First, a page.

19 September 2017 Engineering

Pods, Tokens, and a Little Glue: Integrating Kubernetes and Vault in Elastic Infrastructure

By Tyler Langlois

On Elastic's Infrastructure team, we are always looking for opportunities to introduce automation and reduce operational burdens. Function-as-a-service solutions such as AWS Lambda have allowed us to simplify operations for some services, but applications that require persistent runtimes have different challenges. There are many potential solutions to this problem: fleets of autoscaled AWS ECS instances, platforms such as Google App Engine or AWS Elastic Beanstalk, and more. Our work on this has led to investigating various container schedulers - and with such a large community and broad feature set, Kubernetes has proven a useful platform for our use case.

Adopting a solution as powerful and flexible as Kubernetes entails some non-trivial work to bring it into an existing operations workflow, not the least of which is providing secrets or otherwise sensitive information to running applications within a Pod or Deployment. This post will explain our approach to integrating Hashicorp Vault (our chosen secret management solution) with Kubernetes.


Integrating Kubernetes and Vault should meet a few requirements:

  • Secrets should be securely communicated to running services. No sensitive tokens should be committed into source code repositories.
  • Sensitive data should be centralized in Vault and not duplicated in other datastores to both simplify auditing and reduce potential attack surfaces.

Moreover, applications should be able to migrate to Kubernetes without dramatic changes in order to consume secrets - this is critical to aid in migration from traditional platforms like AWS EC2 to Kubernetes.


Before diving into the implementation, there are a few details specific to our solution that are worth highlighting:

  • We make heavy use of an internally hosted, private Docker registry. Aside from the obvious ability to reference images that should be internal-only, building custom images for many of these services (such as kubernetes-vault) ensures that they are deployed with audited code and that updates are more closely controlled.
  • Familiarity with Vault concepts is expected. In particular, the AppRole backend is heavily used in the following design pattern, which couples a specific role identifier with a securely distributed secret that kubernetes-vault pushes to a Kubernetes initContainer.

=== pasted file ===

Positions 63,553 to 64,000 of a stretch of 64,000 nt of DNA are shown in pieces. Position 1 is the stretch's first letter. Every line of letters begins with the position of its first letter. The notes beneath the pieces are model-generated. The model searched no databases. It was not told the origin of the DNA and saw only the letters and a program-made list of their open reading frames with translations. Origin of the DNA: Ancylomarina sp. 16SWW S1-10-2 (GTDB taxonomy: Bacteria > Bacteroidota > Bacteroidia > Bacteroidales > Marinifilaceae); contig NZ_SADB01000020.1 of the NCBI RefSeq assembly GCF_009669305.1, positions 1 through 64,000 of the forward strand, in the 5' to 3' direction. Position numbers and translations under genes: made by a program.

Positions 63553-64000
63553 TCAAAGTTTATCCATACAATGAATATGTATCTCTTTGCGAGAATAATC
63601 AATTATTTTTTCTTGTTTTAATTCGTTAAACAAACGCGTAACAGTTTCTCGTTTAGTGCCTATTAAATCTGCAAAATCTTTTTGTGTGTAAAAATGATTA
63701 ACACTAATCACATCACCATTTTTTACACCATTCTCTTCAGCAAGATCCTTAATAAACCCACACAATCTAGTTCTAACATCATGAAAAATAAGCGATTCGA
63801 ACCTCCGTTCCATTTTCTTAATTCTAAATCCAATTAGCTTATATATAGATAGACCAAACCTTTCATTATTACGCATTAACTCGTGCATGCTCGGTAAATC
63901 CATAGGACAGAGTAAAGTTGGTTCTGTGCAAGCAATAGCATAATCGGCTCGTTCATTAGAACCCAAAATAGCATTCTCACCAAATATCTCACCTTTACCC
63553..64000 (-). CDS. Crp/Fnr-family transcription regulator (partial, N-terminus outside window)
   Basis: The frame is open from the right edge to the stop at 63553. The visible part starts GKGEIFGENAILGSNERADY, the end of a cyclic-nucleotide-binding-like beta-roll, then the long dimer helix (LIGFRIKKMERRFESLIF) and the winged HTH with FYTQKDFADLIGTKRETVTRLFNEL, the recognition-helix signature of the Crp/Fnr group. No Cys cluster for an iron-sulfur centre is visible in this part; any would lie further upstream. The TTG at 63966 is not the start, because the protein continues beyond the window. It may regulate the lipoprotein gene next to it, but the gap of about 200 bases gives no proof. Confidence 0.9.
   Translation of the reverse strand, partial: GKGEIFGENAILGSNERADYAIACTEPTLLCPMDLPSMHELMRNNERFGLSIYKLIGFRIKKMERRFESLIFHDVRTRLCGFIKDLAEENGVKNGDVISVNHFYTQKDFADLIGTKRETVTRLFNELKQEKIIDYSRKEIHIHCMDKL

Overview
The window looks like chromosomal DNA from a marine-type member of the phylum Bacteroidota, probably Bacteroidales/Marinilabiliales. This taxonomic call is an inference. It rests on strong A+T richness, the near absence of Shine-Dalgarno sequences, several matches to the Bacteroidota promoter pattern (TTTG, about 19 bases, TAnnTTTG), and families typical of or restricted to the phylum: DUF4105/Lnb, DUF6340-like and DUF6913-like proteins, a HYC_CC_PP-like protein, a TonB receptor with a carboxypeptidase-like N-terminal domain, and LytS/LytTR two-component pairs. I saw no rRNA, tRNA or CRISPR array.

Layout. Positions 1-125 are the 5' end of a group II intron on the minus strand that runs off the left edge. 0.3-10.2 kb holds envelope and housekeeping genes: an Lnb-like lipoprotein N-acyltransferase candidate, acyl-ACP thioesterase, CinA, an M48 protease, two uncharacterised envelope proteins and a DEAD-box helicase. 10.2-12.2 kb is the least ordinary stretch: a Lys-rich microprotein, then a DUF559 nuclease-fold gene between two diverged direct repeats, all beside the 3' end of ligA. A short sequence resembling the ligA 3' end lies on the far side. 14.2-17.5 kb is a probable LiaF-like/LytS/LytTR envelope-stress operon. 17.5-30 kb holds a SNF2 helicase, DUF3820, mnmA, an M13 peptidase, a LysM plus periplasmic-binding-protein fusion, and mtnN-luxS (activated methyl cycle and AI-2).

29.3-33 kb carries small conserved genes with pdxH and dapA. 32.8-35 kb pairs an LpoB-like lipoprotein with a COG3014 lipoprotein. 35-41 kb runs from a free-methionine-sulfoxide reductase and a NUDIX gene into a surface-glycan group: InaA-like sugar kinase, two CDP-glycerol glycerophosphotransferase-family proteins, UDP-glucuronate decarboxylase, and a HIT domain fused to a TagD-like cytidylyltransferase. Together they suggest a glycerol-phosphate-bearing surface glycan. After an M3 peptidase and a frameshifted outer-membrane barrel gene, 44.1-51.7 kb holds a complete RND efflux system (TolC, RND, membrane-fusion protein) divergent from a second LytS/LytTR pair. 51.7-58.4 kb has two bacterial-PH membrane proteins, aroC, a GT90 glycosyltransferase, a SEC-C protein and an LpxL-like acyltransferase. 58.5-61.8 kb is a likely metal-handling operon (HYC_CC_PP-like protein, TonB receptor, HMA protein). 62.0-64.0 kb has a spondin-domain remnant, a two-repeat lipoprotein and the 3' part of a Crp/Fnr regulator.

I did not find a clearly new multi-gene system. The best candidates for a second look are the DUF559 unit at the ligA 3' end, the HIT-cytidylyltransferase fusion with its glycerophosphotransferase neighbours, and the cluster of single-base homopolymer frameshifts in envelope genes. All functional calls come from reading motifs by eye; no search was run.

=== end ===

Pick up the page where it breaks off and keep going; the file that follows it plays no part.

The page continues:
• Many best practices such as audit logging, policy design, and other considerations are not covered in this high-level overview. In a production deployment, these and other decisions should be reviewed, especially when deploying a service that manages sensitive information such as Vault.


There are a few steps that come together to achieve the goals outlined in the introduction: first, connecting Kubernetes to Vault; second, providing a mechanism to expose secrets to running applications; and third, creating reusable tools to aid in generic solutions for additional applications.

Connecting Kubernetes and Vault

Fortunately, the kubernetes-vault project provides a well-designed solution to this problem. Response wrapping ensures that tokens are passed to applications securely in-transit, meeting the first requirement for integrating with Vault.

Our deployment of kubernetes-vault looks similar to the one outlined in the project's quick start guide, with the exception that Vault is run outside of Kubernetes as an independent service. This works equally well as running Vault within Kubernetes itself, which is important as a variety of services outside of our Kubernetes cluster also consumes Vault for different use cases.

One important consideration when deploying the kubernetes-vault deployment is to ensure that the token passed to the service is periodic. When interacting with Vault as a limited-privilege user, any generated tokens are subject to expiry when their parent token is revoked or expired.

Exposing Secrets to Applications

Leveraging kubernetes-vault brings us to the point that a JSON-formatted file is available with several values including the Vault token. While consuming this file can be done with a little code for new applications, retrofitting existing applications can be challenging.

Fortunately, many applications can easily consume environment variables, which provides a convenient way to pass secret values without needing to write them out to a persistent file or in a Pod/Deployment spec. Another tool called vaultenv can automate this process.

To illustrate how this works, consider a Deployment for Logstash (which can reference environment variables in its configuration file). How can we pass an HTTP basic authentication username and password to the elasticsearch output plugin to securely index events to an external, secured cluster?

First, we define a ConfigMap defining where to reference secrets from within Vault:

apiVersion: v1
kind: ConfigMap
  name: logstash-secrets
  logstash.secrets: |

This instructs vaultenv to expose a secret stored in the generic secret backend under the path secret/elasticsearch/production with the key password as the environment variable ELASTICSEARCH_PASSWORD. This ConfigMap is mounted into the pod at /etc/secrets.d as a de facto directory for vaultenv secrets.

In a similar fashion, we can define our Logstash config as a ConfigMap, interpolating the named variables into the configuration file directly:

apiVersion: v1
kind: ConfigMap
  name: logstsah-config
  example.conf: |
    input {
      exec {
        command => "date"
        interval => 5

    output {
        elasticsearch {
            index    => "logstash-%{+YYYY}"